It’s worth noting that this motion and the movement it has spurred is just the start. Now, we need to inundate the review committees with proposals that show the vibrancy and validity of BW as a field of study within CCCC and as a vital social concern for all compositionists. We also need to start to take a much more vocal presence in journals, in the media, and on the social front. To that end, look for an article on insidehighered.com on Monday morning regarding the motion and (hopefully) the current movement within CBW.

    Please join the CBW in moving our issues and our ideas to the forefront of composition studies and to the larger higher education world.

    Great conference all. Great movement all. See you back in the classroom.

    (Note: I posted this email to the listserv, but I think the listserv is still crashed from our many, many messages that signed onto the motion. If you get this message in your email, sorry for the duplication.)

     

    Mike Hill

     

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    Filed under Calls to Action, CBW 2011, CCCC 2011, Sense of the House Motion

    Update on the Sense of the House Resolution

    I know that many of you have been following the Sense of the House Resolution at CCCC over the past two days. We will send a full update later this weekend, but Peter Adams sent this word from the floor of the house.

    “The resolution just passed unanimously at business meeting and that Chris Anson, the program chair for CCCC 2012 indicated his support for improving the visibility of BW.”

    I cannot thank you enough for all of your support both at CCCC and virtually. It has been amazing to watch this unfold over the last 3 days. I think we are all feeling a collective sense of immediacy in our work around Basic Writing right now and this spoke to our shared concerns.

    Again, a full report will follow later, but many folks were involved in seeing this through: William Lalicker, Shannon Carter, Peter Adams, Mike Hill, and Sugie Goen-Salter worked tirelessly behind the scenes collecting signatures, making copies, gathering statements so that those who could not be in attendance were well-represented. Many others came to the business meeting this morning to speak in support of the resolution and to read statements from those who could not attend. (Full list to follow later). We also released a press release to Inside Higher Education (Thanks Mike!). I’m hoping we’ll see that in IHE later today. Also, many, many thanks to William Lalicker, who proposed the idea in our preconference workshop on Wednesday. And, thanks to all of you who took time from your very busy lives to send statements of support!!! I also thought that you would be interested to know that David Bartholomae, Bruce Horner, and Rebecca Mlynarczyk sent in very eloquent statements about the importance of Basic Writing to be read on the floor in support of our motion.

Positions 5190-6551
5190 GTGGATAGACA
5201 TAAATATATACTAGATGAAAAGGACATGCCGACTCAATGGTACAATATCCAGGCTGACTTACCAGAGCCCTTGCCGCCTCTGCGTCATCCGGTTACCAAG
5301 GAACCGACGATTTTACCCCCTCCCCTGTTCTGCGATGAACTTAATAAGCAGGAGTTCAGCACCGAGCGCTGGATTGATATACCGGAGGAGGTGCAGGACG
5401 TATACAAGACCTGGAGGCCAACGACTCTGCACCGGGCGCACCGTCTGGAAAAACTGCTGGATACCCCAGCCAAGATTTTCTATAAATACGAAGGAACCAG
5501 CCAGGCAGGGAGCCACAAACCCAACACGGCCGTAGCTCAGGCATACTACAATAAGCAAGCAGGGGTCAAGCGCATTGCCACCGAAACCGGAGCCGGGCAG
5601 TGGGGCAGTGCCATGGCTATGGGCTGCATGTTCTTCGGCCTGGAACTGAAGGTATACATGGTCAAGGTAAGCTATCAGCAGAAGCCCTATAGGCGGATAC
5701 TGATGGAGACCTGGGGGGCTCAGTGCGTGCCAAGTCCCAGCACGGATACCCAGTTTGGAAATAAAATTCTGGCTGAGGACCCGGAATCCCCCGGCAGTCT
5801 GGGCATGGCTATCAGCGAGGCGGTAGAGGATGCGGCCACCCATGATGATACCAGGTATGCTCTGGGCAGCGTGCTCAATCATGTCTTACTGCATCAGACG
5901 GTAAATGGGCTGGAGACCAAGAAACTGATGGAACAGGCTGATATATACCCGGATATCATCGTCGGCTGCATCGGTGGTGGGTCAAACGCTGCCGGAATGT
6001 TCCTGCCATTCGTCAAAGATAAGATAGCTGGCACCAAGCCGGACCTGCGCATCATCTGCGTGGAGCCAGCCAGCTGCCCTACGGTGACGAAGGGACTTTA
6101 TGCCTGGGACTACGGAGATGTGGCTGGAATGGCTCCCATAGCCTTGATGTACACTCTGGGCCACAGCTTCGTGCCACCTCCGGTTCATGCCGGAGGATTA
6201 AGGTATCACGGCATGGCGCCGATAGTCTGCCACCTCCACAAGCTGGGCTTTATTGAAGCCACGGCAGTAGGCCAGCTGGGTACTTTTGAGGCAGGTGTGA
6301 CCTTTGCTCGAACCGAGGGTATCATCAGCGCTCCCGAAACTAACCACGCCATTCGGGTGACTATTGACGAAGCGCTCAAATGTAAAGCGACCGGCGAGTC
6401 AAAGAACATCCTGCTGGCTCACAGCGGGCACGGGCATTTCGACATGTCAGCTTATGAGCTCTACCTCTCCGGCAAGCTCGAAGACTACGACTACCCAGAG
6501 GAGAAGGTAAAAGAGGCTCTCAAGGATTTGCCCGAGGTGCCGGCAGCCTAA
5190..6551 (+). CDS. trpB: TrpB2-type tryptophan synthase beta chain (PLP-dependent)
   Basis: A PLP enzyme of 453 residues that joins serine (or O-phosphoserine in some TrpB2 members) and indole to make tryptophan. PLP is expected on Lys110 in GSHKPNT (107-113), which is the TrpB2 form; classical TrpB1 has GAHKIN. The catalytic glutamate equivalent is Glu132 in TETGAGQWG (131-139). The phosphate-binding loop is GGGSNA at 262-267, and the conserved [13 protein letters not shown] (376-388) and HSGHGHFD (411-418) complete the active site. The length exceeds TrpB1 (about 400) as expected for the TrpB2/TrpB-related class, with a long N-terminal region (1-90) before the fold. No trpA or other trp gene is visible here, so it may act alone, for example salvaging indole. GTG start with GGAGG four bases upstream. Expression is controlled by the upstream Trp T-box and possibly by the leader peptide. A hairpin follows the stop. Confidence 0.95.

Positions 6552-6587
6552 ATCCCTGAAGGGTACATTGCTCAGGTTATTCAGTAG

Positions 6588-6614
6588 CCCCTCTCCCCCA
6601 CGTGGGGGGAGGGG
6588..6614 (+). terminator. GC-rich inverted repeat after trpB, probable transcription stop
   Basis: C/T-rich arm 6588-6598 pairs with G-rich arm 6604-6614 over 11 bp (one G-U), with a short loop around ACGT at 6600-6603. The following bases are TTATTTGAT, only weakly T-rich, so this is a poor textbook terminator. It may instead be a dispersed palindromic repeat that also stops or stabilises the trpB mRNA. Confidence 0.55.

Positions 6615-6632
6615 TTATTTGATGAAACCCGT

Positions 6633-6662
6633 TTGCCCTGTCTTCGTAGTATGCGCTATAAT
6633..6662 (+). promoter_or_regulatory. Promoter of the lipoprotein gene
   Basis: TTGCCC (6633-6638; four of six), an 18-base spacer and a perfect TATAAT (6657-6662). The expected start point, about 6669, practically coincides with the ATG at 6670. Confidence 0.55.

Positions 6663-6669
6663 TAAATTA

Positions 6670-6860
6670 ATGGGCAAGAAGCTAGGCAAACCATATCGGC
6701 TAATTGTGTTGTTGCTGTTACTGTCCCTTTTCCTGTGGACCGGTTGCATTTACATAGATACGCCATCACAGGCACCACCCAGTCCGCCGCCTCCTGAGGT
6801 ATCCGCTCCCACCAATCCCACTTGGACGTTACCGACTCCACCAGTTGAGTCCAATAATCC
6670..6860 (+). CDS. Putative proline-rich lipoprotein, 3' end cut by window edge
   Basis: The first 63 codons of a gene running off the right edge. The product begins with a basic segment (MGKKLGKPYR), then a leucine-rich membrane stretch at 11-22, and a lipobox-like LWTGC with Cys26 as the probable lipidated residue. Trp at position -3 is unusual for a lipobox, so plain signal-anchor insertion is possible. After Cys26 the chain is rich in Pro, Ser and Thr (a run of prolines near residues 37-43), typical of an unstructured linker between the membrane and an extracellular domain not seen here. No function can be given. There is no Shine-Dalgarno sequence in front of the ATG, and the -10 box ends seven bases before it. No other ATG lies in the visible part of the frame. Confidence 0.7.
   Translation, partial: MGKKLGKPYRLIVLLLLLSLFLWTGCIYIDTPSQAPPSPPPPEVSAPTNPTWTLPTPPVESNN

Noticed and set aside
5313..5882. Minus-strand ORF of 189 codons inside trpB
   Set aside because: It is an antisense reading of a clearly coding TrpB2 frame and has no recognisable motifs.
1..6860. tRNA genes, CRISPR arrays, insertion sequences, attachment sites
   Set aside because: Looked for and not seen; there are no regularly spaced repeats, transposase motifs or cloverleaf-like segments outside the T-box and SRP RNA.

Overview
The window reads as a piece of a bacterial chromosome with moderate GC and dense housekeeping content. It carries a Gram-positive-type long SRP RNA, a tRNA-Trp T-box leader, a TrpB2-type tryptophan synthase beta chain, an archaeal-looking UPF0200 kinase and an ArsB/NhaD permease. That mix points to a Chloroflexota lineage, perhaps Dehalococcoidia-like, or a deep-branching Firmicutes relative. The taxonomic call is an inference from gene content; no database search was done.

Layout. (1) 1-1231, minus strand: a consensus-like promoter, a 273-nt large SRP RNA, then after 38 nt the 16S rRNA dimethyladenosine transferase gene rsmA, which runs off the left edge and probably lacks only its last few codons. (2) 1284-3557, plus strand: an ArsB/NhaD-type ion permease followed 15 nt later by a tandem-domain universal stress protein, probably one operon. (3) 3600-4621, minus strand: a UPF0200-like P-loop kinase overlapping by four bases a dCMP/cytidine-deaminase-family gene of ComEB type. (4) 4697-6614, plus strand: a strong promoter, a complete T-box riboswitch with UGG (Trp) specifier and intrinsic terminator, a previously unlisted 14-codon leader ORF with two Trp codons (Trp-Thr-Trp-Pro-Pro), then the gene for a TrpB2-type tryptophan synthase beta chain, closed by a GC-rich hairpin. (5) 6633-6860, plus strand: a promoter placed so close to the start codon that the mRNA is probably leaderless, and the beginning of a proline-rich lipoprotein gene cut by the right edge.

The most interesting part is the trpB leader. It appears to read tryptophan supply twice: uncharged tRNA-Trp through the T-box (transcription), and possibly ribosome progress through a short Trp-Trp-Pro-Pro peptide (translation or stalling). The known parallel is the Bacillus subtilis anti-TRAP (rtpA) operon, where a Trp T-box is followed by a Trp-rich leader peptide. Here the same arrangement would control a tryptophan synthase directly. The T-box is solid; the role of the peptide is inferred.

I think this marks an excellent moment in Basic Writing. We need to seize the moment and run with it.

    In the coming weeks, we will be posting more information on the listserv about a concerted effort to get BW into CCCC 2012. Please stay posted for this and be thinking of sessions you would like to propose!

    Many folks are traveling from CCCC today, but once everyone has arrived home and rested, we will post a full account of the meeting here and on CBW-L. We will also compile a complete list of signatories on the motion. Right now those signatures are in digital and handwritten form.

    Finally, I cannot thank you enough for all of your support and your work for our community of Basic Writing faculty, staff, and students!

    (J. Elizabeth Clark, posting on behalf of the CBW Executive Board)

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    Filed under Calls to Action, CBW 2011, CCCC, CCCC 2011